In conclusion

Software product production is a complicated process with plenty of details to take into account. App development risk management is tasked with making this process smoother and predictable as much as possible. The risk management plan actually shows developers what to do and what it is better to avoid. Despite the management, the risks in mobile application development demand some spendings, this money is definitely worth investing in order to successfully build and deploy your software product.

Schedule a consultation with our team to discuss your project specifics including project risks in your app development.


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Due to my Master`s Degree in journalism, I focus on the details while doing the research on the topic. My particular curiosity is about the latest mobile app developments that start in 2015 that make life easier and save much time to spend it more productive. I am an expert in reviewing and consulting web projects related to web applications, especially if they are connected with wearables.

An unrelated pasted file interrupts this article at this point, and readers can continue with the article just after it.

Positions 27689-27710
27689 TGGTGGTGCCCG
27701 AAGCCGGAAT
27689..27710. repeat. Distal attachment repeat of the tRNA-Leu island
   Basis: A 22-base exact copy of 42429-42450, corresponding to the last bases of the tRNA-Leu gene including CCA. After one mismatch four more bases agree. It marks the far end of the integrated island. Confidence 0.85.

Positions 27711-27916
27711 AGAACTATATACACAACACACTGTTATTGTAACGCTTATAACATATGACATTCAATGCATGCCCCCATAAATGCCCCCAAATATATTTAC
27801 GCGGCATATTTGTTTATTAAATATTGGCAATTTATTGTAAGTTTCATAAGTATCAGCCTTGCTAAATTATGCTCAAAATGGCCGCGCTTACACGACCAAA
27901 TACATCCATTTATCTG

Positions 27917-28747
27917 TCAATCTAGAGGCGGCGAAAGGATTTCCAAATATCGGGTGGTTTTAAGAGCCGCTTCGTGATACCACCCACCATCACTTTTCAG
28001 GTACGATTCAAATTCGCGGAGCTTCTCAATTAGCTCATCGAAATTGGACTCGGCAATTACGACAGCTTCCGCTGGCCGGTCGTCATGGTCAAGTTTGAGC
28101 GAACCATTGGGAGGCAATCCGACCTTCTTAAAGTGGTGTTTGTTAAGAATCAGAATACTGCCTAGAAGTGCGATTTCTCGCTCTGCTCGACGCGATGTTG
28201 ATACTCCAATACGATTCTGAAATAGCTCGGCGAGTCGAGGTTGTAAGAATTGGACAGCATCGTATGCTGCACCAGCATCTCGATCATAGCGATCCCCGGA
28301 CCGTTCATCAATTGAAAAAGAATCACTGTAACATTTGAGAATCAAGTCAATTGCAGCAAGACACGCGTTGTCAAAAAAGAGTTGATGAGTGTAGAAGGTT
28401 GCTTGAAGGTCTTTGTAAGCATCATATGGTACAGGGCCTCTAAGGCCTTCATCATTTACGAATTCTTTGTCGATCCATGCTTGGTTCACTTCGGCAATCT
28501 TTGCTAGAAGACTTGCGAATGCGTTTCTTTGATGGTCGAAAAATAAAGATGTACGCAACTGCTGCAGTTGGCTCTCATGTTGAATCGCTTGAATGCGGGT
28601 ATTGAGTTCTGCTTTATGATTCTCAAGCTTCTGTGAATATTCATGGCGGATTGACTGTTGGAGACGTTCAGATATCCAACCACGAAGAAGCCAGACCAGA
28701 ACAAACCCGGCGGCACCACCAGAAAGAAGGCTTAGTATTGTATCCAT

Valeriia Dukhan


The project manager who is not afraid of challenges and is absolutely sure that the only way to success is actions. Experience of work with complex and high-loaded projects proved that impossible is nothing. So let's make your dream come true together!
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Comments (2)

Oct 27, 2017 at 3:49 AM

This article is a good example of how the author focuses in on the subject matter of which he/she has a real good grasp!

Trudi Nielson
Dec 26, 2016 at 6:11 PM

I’m gone to inform my little brother, that he should also visit this blog on regular basis to take updated from most recent information.